Steve describes performing to a Christian audience as “leading worship”, a phrase we hear throughout the day. "Worship is expressing oneself throughout whatever creative means you may have," he says. "Even performing, I would see it as worship because that's where it comes form in my heart."

THE DIVERSITY of people at Mad is striking:  there’s trendy twenty-somethings who could have been dropped in straight from Electric Picnic, teenyboppers dashing to catch their favourite bands, and lots of kids running around who probably think they’ve been taken to a strange funfair with no rides. But there’s more than just young people here: there’s African men in immaculate suits, waistcoats and polished shoes — and their wives with elaborate hairdos, in bright purple and green dresses. Then there’s middle aged men walking about leisurely in panama hats, guys with mohawks covered in tattoos, and quite a few punters who resemble American tourists. And then there’s the bikers.

With his thick beard, stocky frame and leather waistcoat, Mickey Walker wouldn't look out of place at a Hell's Angels rally — until you read the insignia on his back: 'Riding for the son — Christian Motorcyclists Association. The badge on his chest just says, 'Hard Core Jesus Freak'.

The CMA preaches the word to the biker community in 18 countries. "Our bikes allow us into the biker community and the biker community respect us and they invite us in," says fellow CMA member Pat Brown. But he qualifies this: "Some of them do, some of them don't."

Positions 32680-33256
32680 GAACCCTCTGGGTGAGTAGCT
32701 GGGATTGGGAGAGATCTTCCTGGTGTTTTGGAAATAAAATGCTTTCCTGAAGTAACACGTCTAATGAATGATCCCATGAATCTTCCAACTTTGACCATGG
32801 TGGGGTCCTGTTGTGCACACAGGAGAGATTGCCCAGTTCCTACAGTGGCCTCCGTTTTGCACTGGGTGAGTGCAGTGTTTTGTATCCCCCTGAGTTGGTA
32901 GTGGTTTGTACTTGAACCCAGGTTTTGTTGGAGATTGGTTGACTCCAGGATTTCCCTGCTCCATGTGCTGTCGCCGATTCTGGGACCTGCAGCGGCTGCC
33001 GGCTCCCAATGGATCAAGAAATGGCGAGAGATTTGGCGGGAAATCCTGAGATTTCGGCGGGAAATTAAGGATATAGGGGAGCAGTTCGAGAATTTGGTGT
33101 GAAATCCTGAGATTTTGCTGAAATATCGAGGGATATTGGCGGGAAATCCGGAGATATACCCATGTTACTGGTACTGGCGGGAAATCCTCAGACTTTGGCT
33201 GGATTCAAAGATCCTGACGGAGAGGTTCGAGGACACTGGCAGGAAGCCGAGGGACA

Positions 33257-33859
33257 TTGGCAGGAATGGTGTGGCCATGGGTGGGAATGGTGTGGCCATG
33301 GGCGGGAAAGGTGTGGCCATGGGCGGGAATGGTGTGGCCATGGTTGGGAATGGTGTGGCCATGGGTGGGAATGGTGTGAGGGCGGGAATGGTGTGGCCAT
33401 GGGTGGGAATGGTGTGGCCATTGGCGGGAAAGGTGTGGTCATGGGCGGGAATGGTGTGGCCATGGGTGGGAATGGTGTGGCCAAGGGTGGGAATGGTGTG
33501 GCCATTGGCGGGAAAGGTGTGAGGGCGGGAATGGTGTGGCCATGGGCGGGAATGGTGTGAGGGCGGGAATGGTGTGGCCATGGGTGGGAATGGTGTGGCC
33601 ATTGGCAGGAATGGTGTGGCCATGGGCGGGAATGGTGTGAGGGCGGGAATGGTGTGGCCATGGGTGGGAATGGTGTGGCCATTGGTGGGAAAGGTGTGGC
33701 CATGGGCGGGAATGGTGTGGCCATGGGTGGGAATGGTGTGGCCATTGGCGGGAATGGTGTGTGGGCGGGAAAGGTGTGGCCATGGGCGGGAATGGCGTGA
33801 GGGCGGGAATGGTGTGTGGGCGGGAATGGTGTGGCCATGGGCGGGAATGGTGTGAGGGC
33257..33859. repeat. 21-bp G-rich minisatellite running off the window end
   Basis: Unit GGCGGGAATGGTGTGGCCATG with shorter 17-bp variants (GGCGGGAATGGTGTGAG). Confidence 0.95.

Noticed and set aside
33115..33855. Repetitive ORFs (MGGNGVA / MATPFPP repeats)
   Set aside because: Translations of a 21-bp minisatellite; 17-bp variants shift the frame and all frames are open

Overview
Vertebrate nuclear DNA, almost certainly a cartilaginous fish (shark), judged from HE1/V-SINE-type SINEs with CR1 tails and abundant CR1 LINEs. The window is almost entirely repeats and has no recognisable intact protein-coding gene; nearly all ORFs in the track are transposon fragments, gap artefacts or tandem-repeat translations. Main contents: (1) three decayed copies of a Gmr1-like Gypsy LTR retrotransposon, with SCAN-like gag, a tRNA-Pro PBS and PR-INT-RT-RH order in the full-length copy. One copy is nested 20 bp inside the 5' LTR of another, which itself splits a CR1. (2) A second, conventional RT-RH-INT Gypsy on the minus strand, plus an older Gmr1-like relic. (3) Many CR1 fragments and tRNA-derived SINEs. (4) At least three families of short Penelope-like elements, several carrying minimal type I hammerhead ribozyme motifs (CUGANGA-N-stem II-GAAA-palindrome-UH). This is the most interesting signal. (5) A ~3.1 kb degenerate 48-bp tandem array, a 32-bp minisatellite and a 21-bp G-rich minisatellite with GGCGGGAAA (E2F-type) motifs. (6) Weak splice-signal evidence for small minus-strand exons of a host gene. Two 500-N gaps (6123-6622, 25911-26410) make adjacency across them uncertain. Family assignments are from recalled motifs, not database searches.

Pat and Mickey both ride Harleys. "Bikers have kind of a rough edge," Mickey says.  "Part of the community is definitely their fist-in-the-face type of thing. They call themselves the one percenters. So just because of the mutual interest in bikes they'll often let their guard down a little bit."

The group hand out 'Biker Bibles' and literature at rallies. They hand us one of their pamphlets — titled The Grand Finale, it's the story of a biker who tries a wheelie to impress a crowd only to realise he's forgotten to remove his front disc lock. It continues: "What goes up must come down and he went from a wheelie, to a steppie, to a swan dive to a headstand, to a broken neck to a lifeless corpse in a matter of seconds." It warns most people die suddenly and with no chance to say goodbye to loved ones, or to prepare for "what comes next".  "If you want him to be there for you on that day, you need to make things right with him today," it concludes.

Mickey's had a few of his own brushes with death on his bike. "You remember yourself flying through the air and landing on your head on the other side of a car," he says. "I'm living testimony that biking is in the blood. You lay the ground and the ambulance is coming, and for about five minutes you're thinking, 'Oh, I gotta give this up'. And then as soon as you realise you're gonna live, you start worrying about the bike."

THE CROWD at Mad might be diverse, but the festival openly targeted at youth. Scarlett Tice says her father's aim was to provide hope — and even just something to do — to young people. "Go down to Arklow or Wicklow or Greystones on a Saturday night — there's nowhere, there's nothing [for young people]," she says. "And now more than ever in this recession, even if you go to university you're not going to get a job. It's just empty, it's hollow.”

When she talks about offering teenagers something to do, she's probably thinking differently to the average 17-year-old. "I've got three teenage children. I wouldn't pack them off to Oxegen for a few days — goodness knows what might happen to them," she says. "Fortunately they don't want to go."